ITU With a Foreigners Eyes

(Written for the readIT magazine)

In this article I´ll try to convey some of my impressions of ITU from the perspective of a foreigner. I´m aware that it is always easier to criticize than to applaud (and usually more fun) so please take this text with a grain of salt.

Skipping half the letters

The language is usually the biggest obstacle when moving to a foreign country.

Fortunately, being an Icelander I´ve learned some Danish in school and the vocabulary is similar to other Scandinavian languages so that part of the transition has actually been easier than I had expected.

My fellow students have been very patient with my stammering and so far my limited Danish hasn´t gotten me into any serious problems out in the real word.

The trick with pronouncing Danish is to skip half the letters in each word, (but the problem is finding out which half).

The Danish number system and I

The Danes in general are very helpful and polite, but I have to admit the Danish number system and I have had our differences and it´s still tempting to limit my orders from a fast food menu to numbers below 50.

If only Danes could limit their eccentricity to pronouncing 71 as "one-and-seventy" it wouldn´t be much of a problem, but with insisting on "one-and-half-fours" my foreign brain has some real problems. Luckily all stores have a digital display on the cash register so when the clerk says something totally incomprehensible (like 57,75) the display comes to my rescue. (It wouldn´t surprise me if these digital displays were actually invented in Denmark in order to make it possible for tourists to spend their money here without constant confusion.)

My current ambitions are to master the number system before the end of my fourth semester, although I´m not making any promises.

Finding your way around

Before I get too negative I´ll use this opportunity to give some pointers to my fellow foreign students about finding your way around Copenhagen (although most of you have probably figured this out yourselves).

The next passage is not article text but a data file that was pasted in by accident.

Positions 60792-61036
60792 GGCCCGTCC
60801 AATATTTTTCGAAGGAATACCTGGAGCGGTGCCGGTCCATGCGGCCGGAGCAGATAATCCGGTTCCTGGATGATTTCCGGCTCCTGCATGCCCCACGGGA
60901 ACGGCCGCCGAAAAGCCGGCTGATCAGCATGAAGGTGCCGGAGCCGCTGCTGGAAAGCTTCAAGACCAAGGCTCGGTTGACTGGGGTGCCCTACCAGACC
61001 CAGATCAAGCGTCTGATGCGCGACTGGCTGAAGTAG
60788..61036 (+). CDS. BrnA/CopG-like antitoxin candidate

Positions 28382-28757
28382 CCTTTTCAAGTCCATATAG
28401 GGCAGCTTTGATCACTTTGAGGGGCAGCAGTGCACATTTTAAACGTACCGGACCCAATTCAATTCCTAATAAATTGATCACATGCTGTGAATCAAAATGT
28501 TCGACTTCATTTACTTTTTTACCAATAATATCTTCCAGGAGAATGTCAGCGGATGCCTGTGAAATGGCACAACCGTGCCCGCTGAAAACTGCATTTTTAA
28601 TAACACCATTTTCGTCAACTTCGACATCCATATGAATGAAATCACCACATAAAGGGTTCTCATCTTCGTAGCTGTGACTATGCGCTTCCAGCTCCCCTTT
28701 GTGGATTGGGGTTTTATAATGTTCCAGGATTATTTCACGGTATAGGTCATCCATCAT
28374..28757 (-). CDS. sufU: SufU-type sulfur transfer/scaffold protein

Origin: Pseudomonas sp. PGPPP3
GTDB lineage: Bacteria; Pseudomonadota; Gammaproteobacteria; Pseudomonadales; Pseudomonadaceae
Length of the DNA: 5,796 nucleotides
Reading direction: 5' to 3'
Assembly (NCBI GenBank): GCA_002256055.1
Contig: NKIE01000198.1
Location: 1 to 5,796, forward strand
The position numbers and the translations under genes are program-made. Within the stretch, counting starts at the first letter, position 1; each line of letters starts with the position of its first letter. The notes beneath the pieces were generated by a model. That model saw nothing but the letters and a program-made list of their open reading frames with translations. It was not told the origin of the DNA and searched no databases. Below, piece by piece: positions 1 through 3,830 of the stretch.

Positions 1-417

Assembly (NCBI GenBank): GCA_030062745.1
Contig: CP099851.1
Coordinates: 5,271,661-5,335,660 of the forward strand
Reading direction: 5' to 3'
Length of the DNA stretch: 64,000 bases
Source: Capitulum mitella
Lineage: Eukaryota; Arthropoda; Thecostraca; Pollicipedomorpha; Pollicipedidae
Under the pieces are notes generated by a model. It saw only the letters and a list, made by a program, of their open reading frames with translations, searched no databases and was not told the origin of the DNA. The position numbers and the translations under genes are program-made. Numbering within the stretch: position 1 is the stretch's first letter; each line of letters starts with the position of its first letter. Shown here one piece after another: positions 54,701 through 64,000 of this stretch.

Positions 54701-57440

If you haven´t done so already, get yourself a copy of the green pocket version of Krak´s maps of Copenhagen. I borrowed a copy from a Danish friend when I first got here and it then took me almost three weeks of intensive search to find a bookstore that hadn´t "just sold their last copy" so I could get one of my own. I have a suspicion that there is some sort of a conspiracy towards foreign students here - but I haven´t been able to quite figure it out yet.

I probably should also say something about the Danish bicycle culture. But since I´m still trying to figure the whole thing out (and trying not to get myself killed in the process) - I´ll resist the temptation.

The four week projects

Returning my focus to the ITU, it seems that I´ve now mostly survived the four week project period and my first exams (although at the time this is written I haven´t gotten all the results yet and I´m on my way to the project exam).

The four week project period didn´t look too promising in the start. The kick-off meeting didn´t result in any concrete projects, writing my name on a list only resulted in a few very mysterious emails and the whole process left me quoting the Red Hot Chili Peppers: "Confusion is my middle name".

Luckily, I managed to find an interesting project with creative and hard-working fellow team members. Later it was an extra bonus for the ego to find out that in just over a month the website our group created ( has gotten more than 60.000 visits from all over the world and been referred to in various media.

Peculiar atmosphere

During the project period a very special atmosphere permeates the school, the work-day starts a little later and last a little longer than usual. In the first week the mood is upbeat but slightly confused, as the students try to get to grips with the project. The second week is relatively relaxed as most still believe that their projects are going well...

In the third week the moods are very varying from one group to the next. Some are on track and on schedule, others have dumped everything from the first weeks and are practically beginning from scratch. In the final week a silent desperation settles in, "nice-to-haves" are deleted from to do lists, and the "must-haves" are revaluated. The desperation then reaches its climax in the last 24 hours, when ragged looking students can be seen running from one printer to the next in search of the shortest queue, and when minor differences of opinion sometimes tend to evolve into emotional outbursts.

After three o´clock the Scrollbar fills up with red-eyed students telling war stories of their battle with time, the elements and the printers. Heavy eyelids and people falling asleep into their beers are unusually common in the bar as the day turns into evening and night.

Luckily my little group managed to keep to our time plan and we even got a full night´s sleep before D-day (D as in delivery). How the teacher reacted to the final product still remains to be seen...

This is the second article I wrote for the online student magazine (readIT) at the IT University.

The article was first published February 1st, 2005 and can be read here in the original context.

It turned out that the teacher wasn´t too pleased with our performance in the project exam, but we were not pleased with his questioning either...